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Laser-induced growth of nanocrystals embedded in porous materials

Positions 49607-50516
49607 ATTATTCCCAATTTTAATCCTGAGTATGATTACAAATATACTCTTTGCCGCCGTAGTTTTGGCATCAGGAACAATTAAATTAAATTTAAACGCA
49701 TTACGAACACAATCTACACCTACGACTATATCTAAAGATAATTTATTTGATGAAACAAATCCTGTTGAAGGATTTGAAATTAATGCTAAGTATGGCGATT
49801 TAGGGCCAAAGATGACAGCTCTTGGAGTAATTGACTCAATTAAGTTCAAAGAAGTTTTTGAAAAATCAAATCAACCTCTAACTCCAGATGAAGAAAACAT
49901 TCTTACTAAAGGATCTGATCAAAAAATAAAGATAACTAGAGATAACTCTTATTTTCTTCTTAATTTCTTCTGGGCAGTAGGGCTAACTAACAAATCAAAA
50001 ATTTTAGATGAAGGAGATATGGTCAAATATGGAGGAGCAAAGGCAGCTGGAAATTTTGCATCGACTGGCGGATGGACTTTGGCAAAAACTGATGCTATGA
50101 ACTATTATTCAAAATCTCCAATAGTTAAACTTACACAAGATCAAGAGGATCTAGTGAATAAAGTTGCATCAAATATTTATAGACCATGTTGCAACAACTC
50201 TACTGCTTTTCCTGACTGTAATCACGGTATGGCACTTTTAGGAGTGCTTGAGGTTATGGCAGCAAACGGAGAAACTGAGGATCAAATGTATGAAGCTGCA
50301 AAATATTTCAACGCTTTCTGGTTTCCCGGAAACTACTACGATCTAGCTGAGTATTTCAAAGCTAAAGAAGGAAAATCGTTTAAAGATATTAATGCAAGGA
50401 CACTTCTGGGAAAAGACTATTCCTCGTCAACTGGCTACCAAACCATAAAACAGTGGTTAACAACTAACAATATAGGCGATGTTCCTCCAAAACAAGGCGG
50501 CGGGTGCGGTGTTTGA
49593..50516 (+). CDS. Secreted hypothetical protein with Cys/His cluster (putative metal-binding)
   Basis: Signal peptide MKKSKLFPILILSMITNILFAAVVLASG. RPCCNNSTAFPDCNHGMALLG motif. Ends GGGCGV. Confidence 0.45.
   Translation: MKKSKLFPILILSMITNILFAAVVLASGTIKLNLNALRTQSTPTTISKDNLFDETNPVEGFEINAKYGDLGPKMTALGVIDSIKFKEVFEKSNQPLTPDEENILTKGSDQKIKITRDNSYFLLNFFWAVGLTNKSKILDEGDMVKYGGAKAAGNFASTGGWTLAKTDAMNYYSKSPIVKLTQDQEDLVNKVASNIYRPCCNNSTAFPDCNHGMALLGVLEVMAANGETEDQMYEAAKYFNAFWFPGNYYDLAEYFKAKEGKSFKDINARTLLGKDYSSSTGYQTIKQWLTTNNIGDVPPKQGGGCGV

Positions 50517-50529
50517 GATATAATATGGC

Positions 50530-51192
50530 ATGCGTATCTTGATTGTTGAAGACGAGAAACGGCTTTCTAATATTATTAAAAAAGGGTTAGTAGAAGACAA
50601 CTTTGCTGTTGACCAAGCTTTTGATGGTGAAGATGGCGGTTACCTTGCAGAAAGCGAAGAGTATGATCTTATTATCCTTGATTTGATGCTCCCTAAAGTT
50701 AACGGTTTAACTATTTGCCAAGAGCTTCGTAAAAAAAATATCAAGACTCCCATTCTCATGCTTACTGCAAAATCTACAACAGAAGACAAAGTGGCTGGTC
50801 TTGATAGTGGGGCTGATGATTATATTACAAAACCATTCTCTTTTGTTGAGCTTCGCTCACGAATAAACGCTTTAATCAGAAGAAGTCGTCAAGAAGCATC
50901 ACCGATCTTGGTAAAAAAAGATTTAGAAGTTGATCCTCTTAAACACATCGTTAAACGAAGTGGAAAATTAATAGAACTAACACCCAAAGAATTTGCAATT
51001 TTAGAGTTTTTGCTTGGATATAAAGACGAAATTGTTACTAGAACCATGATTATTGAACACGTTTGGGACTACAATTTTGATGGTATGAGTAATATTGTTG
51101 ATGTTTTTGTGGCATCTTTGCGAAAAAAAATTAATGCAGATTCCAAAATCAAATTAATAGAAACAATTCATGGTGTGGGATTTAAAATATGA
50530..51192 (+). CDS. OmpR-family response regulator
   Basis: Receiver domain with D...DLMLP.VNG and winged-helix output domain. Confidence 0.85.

Space localization of the linear and nonlinear optical properties in a transparent medium at the submicron scale is still a challenge to yield the future generation of photonic devices. Laser irradiation techniques have always been thought to structure the matter at the nanometer scale, but combining them with doping methods made it possible to generate local growth of several types of nanocrystals in different kinds of silicate matrices. This paper summarizes the most recent works developed in our group, where the investigated nanoparticles are either made of metal (gold) or chalcogenide semiconductors (CdS, PbS), grown in precursor-impregnated porous xerogels under different laser irradiations. This review is associated to new results on silver nanocrystals in the same kind of matrices. It is shown that, depending on the employed laser, the particles can be formed near the sample surface or deep inside the silica matrix. Photothermal and/or photochemical mechanisms may be invoked to explain the nanoparticle growth, depending on the laser, precursor, and matrix. One striking result is that metal salt reduction, necessary to the production of the corresponding nanoparticles, can efficiently occur due to the thermal wrenching of electrons from the matrix itself or due to multiphoton absorption of the laser light by a reducer additive in femtosecond regime. Very localized semiconductor quantum dots could also be generated using ultrashort pulses, but while PbS nanoparticles grow faster than CdS particles due to one-photon absorption, this better efficiency is counterbalanced by a sensitivity to oxidation. In most cases where the reaction efficiency is high, particles larger than the pores have been obtained, showing that a fast diffusion of the species through the interconnected porosity can modify the matrix itself. Based on our experience in these techniques, we compare several examples of laser-induced nanocrystal growth in porous silica xerogels, which allows extracting the best experimental conditions to obtain an efficient particle production and to avoid stability or oxidation problems.